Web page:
• Sarumen Chaseki (猿面, Monkey face tea place[15]) at Nagoya Castle, former National Treasure until its destruction in 1945, rebuilt in 1949[16][17]
    • Yatsu-mado no seki (八窓の席, Eight Windows)[18] or Hasō-an (八窓庵) at Isshin-ji in Osaka, designed by Lord Kobori Enshū (1579–1647)[19]
    • Rokusō-an (六窓庵, Six Window Hut) from Kōfuku-ji in Nara, now in the gardens of the Tokyo National Museum[20][21]
  • Shōkin-tei (松琴亭) at Katsura Imperial Villa in Kyoto[22]
  • Golden Tea Room constructed under the regent Toyotomi Hideyoshi (1537–1598)
  • Glass Tea House - KOU-AN (光庵, Light Hut) designed by Tokujin Yoshioka (b. 1967)
  • Ki-an bamboo tea house[23]

See also


  1. A Chanoyu Vocabulary: Practical Terms for the Way of Tea, entry for "chashitsu". Tankosha Publishing Co., 2007.
  2. A Chanoyu Vocabulary, entry for "sukiya".
  3. Kōjien Japanese dictionary, entry for "chaseki".
  4. Kōjien Japanese dictionary, entry for 'chashitsu'.
  5. A Chanoyu Vocabulary, entry for "chashitsu".
  6. Frédéric, Louis (2002). Japan Encyclopedia. Translated by Roth, Kathe. Cambridge, MA: Harvard University Press. ISBN 0674007700.
  7. Moriya Takeshi, "The Mountain Dwelling Within the City", in Chanoyu Quarterly no. 56 (1988). The article is an English translation of chapter II, part 2, of NHK Books no. 459, published by Japan Broadcast Publishing Co., Ltd., in June 1984.
  8. Washington & Lee University web page
  9. "History". Osaka Castle Museum. 2013. Retrieved 2017-07-19.
  10. "【Culture】The golden tea room was portable to practice gorgeous tea ceremonies anywhere". Only Native Japan. 2015-07-29. Retrieved 2017-07-19.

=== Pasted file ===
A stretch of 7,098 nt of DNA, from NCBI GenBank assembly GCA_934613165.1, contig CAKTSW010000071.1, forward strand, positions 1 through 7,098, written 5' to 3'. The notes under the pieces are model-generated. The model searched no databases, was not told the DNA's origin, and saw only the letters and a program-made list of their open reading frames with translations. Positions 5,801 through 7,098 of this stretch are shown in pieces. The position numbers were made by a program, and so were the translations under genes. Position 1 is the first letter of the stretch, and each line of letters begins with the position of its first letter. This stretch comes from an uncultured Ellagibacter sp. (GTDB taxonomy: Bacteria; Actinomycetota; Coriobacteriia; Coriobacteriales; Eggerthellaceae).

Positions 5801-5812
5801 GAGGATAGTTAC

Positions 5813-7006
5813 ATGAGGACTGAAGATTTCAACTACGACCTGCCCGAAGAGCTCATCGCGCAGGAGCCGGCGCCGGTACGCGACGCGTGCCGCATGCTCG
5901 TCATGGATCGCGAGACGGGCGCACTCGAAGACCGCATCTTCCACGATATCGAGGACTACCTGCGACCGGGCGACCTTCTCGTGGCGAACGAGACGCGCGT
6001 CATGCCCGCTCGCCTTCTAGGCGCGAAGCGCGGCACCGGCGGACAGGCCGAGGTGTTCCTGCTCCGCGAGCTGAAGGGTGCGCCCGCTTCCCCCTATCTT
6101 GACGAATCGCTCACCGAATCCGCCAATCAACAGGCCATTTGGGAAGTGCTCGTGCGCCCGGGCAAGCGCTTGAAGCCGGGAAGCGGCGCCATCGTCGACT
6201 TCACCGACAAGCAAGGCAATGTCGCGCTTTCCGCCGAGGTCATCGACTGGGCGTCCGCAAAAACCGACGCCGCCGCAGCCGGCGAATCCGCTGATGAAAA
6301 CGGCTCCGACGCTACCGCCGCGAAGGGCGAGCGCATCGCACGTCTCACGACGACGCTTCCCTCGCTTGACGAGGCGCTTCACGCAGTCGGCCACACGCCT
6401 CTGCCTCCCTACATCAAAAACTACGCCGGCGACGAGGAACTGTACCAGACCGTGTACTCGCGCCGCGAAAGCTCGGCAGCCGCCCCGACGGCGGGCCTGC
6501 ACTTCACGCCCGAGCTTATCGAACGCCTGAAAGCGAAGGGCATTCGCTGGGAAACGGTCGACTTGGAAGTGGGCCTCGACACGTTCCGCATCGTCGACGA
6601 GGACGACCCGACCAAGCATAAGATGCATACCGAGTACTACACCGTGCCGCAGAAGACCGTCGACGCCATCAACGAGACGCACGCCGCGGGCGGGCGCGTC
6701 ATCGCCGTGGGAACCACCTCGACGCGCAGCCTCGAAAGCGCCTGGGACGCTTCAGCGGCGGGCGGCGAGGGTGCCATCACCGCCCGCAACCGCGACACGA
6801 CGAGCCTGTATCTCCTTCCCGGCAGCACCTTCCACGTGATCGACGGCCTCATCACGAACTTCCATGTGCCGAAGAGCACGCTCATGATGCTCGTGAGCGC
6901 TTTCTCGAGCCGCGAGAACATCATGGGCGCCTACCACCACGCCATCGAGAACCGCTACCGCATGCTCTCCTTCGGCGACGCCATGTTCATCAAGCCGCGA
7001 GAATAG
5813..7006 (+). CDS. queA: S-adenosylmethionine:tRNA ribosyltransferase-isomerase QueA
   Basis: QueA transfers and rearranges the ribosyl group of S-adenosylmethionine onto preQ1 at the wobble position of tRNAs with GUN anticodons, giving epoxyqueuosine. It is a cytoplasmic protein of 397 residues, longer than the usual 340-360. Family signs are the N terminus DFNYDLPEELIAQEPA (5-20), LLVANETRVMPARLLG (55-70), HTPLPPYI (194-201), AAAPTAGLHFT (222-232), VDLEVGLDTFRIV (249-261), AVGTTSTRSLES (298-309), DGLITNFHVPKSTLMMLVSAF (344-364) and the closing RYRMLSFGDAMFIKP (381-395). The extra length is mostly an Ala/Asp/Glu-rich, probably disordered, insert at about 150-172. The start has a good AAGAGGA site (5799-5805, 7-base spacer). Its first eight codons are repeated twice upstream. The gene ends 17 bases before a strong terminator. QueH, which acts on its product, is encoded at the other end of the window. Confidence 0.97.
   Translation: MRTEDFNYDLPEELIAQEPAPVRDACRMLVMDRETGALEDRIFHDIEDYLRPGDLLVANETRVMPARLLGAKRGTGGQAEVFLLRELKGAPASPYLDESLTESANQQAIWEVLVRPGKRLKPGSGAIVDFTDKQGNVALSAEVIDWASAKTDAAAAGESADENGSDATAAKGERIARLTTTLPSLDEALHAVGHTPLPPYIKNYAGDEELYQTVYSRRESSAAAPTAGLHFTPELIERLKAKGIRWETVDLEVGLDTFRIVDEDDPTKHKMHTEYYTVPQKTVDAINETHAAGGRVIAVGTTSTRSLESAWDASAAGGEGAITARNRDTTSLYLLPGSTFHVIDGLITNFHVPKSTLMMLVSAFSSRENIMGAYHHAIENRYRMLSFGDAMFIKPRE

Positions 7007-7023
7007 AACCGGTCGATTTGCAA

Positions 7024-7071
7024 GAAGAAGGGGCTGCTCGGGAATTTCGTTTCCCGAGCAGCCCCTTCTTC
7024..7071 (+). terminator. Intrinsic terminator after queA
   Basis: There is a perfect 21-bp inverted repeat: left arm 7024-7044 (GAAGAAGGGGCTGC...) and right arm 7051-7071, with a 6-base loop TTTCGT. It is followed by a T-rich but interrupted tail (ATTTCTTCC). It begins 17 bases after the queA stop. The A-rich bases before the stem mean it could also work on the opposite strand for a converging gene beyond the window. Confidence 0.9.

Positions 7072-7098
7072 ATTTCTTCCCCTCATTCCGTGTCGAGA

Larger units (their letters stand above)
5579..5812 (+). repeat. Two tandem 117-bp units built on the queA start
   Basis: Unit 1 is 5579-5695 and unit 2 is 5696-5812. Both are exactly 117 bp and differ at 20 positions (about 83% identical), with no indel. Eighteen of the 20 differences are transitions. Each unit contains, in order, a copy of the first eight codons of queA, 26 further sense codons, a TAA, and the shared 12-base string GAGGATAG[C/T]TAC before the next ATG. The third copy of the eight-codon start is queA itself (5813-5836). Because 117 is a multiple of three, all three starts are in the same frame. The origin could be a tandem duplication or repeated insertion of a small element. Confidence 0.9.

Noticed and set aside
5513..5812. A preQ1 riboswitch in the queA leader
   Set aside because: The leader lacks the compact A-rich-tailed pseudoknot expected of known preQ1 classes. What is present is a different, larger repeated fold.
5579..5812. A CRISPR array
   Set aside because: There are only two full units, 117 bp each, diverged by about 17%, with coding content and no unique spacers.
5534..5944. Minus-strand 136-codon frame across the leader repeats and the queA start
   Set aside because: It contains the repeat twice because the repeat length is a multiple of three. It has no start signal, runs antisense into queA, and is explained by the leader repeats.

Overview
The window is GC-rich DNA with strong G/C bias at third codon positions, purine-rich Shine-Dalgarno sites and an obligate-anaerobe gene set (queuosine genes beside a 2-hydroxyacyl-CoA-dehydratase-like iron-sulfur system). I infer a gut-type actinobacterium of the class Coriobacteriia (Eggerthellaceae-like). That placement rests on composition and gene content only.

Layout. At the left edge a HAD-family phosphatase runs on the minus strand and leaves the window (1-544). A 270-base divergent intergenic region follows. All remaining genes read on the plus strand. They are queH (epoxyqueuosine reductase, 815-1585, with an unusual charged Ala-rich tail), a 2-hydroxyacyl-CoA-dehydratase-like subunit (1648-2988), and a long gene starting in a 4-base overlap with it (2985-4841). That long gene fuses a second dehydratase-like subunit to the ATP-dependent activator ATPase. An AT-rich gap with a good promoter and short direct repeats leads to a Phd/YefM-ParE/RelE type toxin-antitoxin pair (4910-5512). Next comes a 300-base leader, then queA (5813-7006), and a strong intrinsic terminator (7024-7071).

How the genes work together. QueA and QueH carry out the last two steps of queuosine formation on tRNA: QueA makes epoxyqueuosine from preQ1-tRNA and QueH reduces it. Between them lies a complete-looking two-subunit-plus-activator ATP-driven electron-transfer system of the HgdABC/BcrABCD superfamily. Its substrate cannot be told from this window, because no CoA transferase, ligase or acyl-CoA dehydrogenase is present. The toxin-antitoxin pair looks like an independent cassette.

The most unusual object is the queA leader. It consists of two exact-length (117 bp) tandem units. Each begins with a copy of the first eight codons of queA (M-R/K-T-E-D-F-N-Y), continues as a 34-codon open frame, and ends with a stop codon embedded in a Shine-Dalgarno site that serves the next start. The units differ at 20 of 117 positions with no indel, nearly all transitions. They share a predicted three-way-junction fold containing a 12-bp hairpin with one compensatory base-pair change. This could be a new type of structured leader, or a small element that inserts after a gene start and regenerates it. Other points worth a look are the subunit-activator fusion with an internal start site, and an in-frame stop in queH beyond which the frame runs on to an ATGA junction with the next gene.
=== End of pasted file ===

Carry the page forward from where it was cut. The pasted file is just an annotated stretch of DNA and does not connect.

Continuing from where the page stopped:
11. Ludwig, Theodore M. Tea in Japan: Essays on the History of Chanoyu. p. 86.
  12. Fieve, Nicolas; Waley, Paul (2003). Japanese Capitals in Historical Perspective: Place, Power and Memory in Kyoto, Edo and Tokyo. Oxon: RoutledgeCurzon. p. 89. ISBN 9780700714094.
  13. Cox, Rupert (2003). The Zen Arts: An Anthropological Study of the Culture of Aesthetic Form in Japan. New York: RoutledgeCurzon. p. 160. ISBN 0700714758.
  14. Chado the Way of Tea: A Japanese Tea Master's Almanac, p. 163, at Google Books
  15. The Japanese Tea Ceremony: Cha-no-Yu and the Zen Art of Mindfulness, p. 236, at Google Books
  16. "木造都市の夜明け : 天下三名席『猿面茶席』-名古屋城における古材再利用".
  17. "Tea Houses". 26 March 2017.
  19. "79.一心寺(いっしんじ)".
  20. "Rokusoan Teahouse (Rokusoan) - the Magic of Japanese Masterpieces | NHK WORLD-JAPAN on Demand".
  21. "六窓庵とは".
  22. "松琴亭とは".
  23. "竹の茶室 帰庵 - KIAN-Mobile Bamboo Teahouse- 京都・紫野 山中工務店".

Further reading

  • Introduction to Oriental Civilizations: Sources of the Japanese Tradition. Columbia University Press: New York 1958
  • Varley, Paul. Japanese Culture. 4th ed. University of Hawaii Press. 2000
  • Murphey, Rhoads. East Asian: A New History. 2nd ed. Addison-Wesley Educational Publishers 2001
This article is issued from Wikipedia. The text is licensed under Creative Commons - Attribution - Sharealike. Additional terms may apply for the media files.